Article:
According to new research by scientists at NC State University, insects and other arthropods play a major role in getting rid of New York City's trash: Assuming that bugs take a break in the winter, scientists calculated that the critters on the medians along 150 blocks in the Broadway/West Street corridor can consume more than 2100 pounds of discarded junk food every year. That's the equivalent of 60,000 hot dogs!
To figure out how much city arthropods ate, the researchers placed two measured piles of food—one in a cage, where only arthropods could get at it, and another out in the open—at certain sites on street medians and in parks, then returned after 24 hours to collect what food, if any, was left over.
On the first day of the study, the researchers left the piles in Highbridge Park in the city's Washington Heights neighborhood; they returned the next next day to find the cage—which had contained a piece of a Nilla Wafer, a Ruffles Original potato chip, and a slice of Oscar Meyer turkey hotdog—empty. "I thought there was a problem," Elsa Youngsteadt, NC State research associate lead author on the study, which was published in Global Change Biology, wrote in a blog post. "This was a cage cobbled together out of a fry basket from a restaurant supply store plus a square of hardware cloth, and it was firmly tacked to the ground with landscape staples. With its snug, quarter-inch mesh, it should let most insects move freely, while keeping vertebrates out."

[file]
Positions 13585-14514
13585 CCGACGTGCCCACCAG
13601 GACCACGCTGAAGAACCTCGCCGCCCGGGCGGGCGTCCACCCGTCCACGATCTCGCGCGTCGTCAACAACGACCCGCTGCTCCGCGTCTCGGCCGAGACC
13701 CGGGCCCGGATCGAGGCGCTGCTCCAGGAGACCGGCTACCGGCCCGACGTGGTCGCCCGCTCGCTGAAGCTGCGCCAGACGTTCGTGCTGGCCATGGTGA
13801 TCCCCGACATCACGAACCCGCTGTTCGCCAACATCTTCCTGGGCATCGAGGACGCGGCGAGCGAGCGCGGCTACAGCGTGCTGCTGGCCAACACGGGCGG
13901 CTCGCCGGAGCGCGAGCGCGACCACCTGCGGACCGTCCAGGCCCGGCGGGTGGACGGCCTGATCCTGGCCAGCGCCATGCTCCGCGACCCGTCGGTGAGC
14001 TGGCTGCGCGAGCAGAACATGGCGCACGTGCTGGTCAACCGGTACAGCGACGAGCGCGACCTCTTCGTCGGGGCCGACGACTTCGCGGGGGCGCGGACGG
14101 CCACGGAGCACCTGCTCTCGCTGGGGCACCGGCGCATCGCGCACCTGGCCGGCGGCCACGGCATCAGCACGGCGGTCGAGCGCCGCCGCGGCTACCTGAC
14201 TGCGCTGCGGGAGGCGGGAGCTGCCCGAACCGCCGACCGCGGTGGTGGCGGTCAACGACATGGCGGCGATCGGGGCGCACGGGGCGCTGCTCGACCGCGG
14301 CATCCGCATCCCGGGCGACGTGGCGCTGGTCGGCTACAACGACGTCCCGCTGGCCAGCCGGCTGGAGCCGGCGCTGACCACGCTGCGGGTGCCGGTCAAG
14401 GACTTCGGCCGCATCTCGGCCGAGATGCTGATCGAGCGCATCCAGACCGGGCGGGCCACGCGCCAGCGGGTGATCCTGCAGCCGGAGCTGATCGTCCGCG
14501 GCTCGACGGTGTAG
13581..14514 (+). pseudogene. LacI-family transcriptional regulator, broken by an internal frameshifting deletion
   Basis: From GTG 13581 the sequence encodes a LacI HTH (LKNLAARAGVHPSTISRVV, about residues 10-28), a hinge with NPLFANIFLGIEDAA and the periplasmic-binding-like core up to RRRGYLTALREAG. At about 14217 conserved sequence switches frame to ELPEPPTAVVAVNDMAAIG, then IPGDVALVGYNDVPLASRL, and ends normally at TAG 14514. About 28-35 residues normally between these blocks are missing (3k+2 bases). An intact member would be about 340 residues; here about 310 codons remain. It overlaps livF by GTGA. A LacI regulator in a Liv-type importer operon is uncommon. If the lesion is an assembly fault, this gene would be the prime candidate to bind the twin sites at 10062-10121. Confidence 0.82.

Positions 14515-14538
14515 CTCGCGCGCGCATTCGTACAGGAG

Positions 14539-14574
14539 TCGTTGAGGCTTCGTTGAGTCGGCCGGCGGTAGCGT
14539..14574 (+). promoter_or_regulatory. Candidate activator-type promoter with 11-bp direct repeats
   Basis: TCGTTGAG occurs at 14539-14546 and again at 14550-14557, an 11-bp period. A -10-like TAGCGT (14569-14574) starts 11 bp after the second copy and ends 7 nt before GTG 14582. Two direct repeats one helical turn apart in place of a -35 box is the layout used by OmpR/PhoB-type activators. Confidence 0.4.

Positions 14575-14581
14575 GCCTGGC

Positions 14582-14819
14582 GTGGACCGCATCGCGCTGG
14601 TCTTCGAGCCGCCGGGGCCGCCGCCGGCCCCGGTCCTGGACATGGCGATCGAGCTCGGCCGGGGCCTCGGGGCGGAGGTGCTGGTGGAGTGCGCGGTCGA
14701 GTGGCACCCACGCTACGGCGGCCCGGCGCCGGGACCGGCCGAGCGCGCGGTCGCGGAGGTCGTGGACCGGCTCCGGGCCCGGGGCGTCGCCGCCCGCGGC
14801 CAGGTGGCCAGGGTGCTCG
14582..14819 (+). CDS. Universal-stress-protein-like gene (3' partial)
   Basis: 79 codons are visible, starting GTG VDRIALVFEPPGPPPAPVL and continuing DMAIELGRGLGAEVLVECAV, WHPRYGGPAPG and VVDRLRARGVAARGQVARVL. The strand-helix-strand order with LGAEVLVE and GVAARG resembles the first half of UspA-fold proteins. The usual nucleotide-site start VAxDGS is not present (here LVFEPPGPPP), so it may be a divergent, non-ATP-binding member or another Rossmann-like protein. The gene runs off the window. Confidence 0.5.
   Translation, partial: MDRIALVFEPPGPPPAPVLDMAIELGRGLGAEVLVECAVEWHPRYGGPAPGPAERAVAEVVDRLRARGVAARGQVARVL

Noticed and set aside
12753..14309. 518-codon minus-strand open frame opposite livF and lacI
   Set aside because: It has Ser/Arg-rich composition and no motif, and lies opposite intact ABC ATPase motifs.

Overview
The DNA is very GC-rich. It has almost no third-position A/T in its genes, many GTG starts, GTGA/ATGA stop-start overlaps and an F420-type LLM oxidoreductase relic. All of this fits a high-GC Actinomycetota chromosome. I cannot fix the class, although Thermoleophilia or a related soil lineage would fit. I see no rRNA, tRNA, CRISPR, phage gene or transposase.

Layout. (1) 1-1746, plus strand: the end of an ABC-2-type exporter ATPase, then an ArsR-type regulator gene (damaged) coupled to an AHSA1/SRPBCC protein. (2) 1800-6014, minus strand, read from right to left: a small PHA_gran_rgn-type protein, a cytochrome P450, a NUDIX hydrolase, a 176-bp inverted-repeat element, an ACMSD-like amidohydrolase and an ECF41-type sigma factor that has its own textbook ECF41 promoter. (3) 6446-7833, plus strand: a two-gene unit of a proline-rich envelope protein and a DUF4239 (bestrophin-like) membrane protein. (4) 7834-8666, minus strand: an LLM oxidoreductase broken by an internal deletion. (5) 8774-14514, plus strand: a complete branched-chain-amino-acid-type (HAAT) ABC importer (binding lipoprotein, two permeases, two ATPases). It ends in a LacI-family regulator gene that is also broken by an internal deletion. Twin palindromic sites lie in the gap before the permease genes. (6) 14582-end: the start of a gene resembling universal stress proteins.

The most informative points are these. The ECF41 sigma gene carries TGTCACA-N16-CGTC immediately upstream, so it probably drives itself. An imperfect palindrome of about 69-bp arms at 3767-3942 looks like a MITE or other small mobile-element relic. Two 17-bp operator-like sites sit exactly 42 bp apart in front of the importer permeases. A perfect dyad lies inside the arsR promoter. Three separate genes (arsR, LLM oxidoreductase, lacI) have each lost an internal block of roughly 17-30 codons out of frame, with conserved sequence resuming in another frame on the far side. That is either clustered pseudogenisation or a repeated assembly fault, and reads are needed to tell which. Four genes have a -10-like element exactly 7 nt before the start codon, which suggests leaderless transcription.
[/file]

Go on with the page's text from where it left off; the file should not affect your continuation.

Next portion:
Could mice or rats have somehow gotten into the cage? The researchers moved the cage, fortified it further, and returned the next day to find it swarming with ants—pavement ants (Tetramorium species), to be precise. "At sites where we found pavement ants, more got eaten," Youngsteadt wrote. "They love nesting near pavement, so they’re more common in medians than in parks. (But Highbridge Park had them, explaining its big, median-like appetite.)"
The researchers found that arthropods on medians ate two to three times more junk food than arthropods in parks. And by cleaning up after us, bugs are serving another purpose, too: They're helping to limit populations of animals like rats and pigeons, which also eat our food waste. "Both groups of animals (bugs and vertebrates) want the stuff we drop," Youngsteadt wrote. "In other words, they compete for it; what one group gets, the other group doesn’t. I would love to know how much of that uncaged food went to ants and how much to rats—and whether that depended on the kind of food, the size of the food, the time of day, the habitat. But those are goodies for another study someday."